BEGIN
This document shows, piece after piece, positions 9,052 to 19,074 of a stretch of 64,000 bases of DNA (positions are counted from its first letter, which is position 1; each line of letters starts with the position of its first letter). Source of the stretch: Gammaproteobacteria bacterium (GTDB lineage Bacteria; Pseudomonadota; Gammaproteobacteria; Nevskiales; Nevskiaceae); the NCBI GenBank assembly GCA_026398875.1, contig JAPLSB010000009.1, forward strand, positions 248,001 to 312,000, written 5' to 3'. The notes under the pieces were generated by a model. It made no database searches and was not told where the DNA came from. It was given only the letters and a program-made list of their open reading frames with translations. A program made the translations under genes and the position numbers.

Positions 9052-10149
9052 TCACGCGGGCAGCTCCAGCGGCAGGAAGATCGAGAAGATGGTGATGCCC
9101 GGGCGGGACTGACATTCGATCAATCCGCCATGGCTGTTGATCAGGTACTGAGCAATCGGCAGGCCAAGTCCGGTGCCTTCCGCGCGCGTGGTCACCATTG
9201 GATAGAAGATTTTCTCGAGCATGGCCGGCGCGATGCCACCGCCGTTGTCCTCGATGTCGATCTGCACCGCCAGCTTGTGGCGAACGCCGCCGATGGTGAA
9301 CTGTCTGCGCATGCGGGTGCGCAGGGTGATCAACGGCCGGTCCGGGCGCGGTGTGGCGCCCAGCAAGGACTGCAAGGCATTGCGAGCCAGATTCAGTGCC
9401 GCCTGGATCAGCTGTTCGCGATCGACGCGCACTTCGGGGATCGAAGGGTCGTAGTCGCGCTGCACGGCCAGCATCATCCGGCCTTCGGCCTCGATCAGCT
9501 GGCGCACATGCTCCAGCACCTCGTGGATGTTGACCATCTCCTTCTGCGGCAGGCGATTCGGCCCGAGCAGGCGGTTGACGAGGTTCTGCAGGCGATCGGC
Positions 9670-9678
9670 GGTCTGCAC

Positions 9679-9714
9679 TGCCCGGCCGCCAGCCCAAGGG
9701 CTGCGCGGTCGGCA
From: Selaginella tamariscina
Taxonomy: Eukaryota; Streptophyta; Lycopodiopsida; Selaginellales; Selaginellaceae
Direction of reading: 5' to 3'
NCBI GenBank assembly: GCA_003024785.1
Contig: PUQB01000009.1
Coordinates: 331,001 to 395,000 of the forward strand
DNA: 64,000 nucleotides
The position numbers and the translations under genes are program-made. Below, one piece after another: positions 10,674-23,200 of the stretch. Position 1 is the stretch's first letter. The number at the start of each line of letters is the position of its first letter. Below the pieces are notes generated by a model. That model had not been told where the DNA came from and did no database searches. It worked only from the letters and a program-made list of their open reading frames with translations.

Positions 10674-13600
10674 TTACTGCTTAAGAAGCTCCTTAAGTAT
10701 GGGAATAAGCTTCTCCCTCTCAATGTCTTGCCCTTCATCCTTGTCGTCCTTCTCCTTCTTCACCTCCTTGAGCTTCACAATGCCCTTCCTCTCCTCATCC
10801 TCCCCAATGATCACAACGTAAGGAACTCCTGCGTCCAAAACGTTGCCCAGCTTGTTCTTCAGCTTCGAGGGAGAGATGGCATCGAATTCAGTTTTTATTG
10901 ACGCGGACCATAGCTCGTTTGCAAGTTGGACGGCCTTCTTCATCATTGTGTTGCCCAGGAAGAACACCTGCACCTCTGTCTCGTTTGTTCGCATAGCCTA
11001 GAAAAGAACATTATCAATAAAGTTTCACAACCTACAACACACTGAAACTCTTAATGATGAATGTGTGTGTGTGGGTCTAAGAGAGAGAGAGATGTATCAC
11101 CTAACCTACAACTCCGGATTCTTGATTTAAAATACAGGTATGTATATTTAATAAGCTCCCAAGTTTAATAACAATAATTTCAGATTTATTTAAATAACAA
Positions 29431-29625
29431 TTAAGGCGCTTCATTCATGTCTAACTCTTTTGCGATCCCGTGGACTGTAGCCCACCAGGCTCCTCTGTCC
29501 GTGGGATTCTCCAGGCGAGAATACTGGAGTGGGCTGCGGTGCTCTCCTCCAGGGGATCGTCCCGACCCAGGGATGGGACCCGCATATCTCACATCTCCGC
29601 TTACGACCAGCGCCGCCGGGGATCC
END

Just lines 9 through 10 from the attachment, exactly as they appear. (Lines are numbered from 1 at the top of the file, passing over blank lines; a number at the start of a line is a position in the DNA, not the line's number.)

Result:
Positions 9670-9678
9670 GGTCTGCAC